This paper is relevant to the impact areas in the following areas:
|Traits:||Insect Res. (BT), Insect Resistance|
|Tags:||Chrysoperla, non-target effects, risk assessment|
Abstract or Summary
Transgenic Bt cotton with genes from soil inhabiting spore forming bacterium Bacillus thuringiensis Berliner produces δ-endotoxin for the control of lepidopteran insects. The prey-mediated effects of Cry protein on the third trophic level is the most realistic exposure pathway that needs to be addressed as an important component of environment risk assessment. The green lacewing, Chrysoperla zastrowi sillemi (Esben-Petersen) (Neuroptera: Chrysopidae) is the most important generalist predator in the cotton ecosystem in India. The tri-trophic interactions involving Bt cotton expressing single (Cry1Ac) and dual toxins (Cry1Ac and Cry2Ab) fed herbivores, i.e. mealybug, Phenacoccus solenopsis Tinsley, whitefly Bemisia tabaci(Gennadius) and leafhopper, Amrasca biguttula biguttulla (Ishida) on the fitness of C. zastrowi sillemi, were studied. The development, survival and body weight of C. zastrowi sillemi had no deleterious effect as there were insignificant differences in any of the studied fitness parameters regardless of having consumed prey fed on Bollgard, Bollgard II and non-Btcotton plants. The feeding potential of C. zastrowi sillemi on mealybug was also not different on Bt or non-Bt cotton plants. ELISA studies confirmed the presence of Cry proteins in Btcotton leaves; however, no Cry1Ac or Cry2Ab protein was detected in prey herbivores (P. solenopsis, B. tabaci and A. biguttula biguttula) or in the predator C. zastrowi sillemi. It could be concluded that transgenic cotton that expresses single (Cry1Ac) or dual (Cry1Ac and Cry2Ab) toxins had no apparent effect on the fitness of the predator through its preys P. solenopsis, B. tabaci and A. biguttula biguttulla.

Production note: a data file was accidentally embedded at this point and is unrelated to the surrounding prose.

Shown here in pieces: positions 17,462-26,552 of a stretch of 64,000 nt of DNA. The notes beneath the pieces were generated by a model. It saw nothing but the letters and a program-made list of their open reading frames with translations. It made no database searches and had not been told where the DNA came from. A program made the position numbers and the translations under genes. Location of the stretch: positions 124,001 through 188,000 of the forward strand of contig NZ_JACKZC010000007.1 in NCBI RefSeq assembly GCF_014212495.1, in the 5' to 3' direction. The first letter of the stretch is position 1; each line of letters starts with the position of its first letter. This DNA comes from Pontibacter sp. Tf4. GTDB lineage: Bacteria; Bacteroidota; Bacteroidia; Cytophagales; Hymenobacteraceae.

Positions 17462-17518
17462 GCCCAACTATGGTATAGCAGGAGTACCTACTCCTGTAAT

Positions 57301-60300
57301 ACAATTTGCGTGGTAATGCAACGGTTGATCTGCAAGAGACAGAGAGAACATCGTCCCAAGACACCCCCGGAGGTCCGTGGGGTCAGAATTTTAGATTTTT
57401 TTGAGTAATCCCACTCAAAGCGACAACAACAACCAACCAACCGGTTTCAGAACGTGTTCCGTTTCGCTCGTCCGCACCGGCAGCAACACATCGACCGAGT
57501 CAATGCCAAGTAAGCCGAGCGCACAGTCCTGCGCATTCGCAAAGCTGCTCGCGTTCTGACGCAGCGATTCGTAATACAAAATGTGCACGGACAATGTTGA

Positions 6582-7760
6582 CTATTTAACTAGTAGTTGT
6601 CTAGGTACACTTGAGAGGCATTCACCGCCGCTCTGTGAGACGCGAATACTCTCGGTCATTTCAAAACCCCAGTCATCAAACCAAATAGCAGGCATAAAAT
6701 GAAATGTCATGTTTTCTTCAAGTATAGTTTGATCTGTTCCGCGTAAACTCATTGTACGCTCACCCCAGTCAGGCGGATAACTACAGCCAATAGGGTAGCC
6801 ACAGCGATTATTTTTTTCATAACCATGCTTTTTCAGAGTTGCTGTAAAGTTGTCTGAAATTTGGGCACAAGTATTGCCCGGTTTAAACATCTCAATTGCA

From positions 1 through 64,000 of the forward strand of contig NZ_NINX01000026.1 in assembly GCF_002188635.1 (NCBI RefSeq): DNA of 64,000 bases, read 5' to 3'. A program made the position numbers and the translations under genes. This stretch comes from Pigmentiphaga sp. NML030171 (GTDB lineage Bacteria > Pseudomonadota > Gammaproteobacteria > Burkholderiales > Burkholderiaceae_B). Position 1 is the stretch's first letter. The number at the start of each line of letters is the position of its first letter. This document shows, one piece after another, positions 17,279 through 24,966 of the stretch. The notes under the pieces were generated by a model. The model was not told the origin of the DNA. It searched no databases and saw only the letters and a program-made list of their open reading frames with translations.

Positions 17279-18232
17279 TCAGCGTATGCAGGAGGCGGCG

Impact of Bt cotton expressing single (Cry1Ac) and dual toxins (Cry1Ac and Cry2Ab) on the fitness of the predator Chrysoperla zastrowi sillemi (Esben-Petersen): prey-mediated tri-trophic analysis (held on an external server, and so may require additional authentication details)
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